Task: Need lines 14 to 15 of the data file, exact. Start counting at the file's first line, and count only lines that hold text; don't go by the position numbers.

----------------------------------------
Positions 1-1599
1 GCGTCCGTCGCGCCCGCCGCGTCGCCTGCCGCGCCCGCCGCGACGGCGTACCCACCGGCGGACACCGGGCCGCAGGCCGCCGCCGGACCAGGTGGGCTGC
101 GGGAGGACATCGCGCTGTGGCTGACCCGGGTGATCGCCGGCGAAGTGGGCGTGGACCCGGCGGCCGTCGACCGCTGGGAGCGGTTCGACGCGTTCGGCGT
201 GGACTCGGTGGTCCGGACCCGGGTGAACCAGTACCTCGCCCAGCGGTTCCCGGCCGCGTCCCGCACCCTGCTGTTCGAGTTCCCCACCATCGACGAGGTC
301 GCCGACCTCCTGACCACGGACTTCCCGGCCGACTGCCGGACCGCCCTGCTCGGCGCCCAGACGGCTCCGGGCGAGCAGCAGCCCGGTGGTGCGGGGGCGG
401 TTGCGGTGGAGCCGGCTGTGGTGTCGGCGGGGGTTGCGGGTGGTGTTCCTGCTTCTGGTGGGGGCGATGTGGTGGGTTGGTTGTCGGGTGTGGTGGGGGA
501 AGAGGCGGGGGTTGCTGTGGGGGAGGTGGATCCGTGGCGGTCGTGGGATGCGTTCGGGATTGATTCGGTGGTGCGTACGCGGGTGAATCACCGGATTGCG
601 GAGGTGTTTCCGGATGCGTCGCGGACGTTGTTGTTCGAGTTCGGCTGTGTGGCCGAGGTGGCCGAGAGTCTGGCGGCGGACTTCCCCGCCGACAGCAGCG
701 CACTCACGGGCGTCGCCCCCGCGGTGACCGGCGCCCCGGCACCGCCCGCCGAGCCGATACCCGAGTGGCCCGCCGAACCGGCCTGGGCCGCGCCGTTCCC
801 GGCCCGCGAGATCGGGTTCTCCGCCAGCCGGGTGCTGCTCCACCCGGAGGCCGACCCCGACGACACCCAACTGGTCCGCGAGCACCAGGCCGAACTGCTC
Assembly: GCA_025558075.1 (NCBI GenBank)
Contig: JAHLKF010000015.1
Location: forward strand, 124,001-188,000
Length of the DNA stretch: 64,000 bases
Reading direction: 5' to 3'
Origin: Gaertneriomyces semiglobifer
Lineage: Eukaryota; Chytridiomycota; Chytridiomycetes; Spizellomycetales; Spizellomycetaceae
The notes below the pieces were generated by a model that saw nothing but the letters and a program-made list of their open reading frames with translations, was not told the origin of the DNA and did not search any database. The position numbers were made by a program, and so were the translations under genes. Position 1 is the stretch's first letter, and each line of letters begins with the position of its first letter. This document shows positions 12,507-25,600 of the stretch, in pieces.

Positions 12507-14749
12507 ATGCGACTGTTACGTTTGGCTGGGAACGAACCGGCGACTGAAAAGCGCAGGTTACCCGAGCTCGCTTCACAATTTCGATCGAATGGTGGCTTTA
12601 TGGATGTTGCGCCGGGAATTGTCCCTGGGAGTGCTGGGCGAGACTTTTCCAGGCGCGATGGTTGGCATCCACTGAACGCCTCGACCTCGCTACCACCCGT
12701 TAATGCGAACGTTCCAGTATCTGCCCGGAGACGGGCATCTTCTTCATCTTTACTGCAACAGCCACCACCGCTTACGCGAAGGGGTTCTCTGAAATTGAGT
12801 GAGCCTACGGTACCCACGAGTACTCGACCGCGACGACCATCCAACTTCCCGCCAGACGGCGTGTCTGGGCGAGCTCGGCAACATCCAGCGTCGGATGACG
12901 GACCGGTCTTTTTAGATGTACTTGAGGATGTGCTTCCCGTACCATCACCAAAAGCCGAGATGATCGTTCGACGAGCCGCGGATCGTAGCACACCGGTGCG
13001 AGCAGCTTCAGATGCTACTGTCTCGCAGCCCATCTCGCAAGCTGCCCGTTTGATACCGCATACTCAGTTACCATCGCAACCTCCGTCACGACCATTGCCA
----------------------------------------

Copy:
Length of the DNA stretch: 64,000 bases
Reading direction: 5' to 3'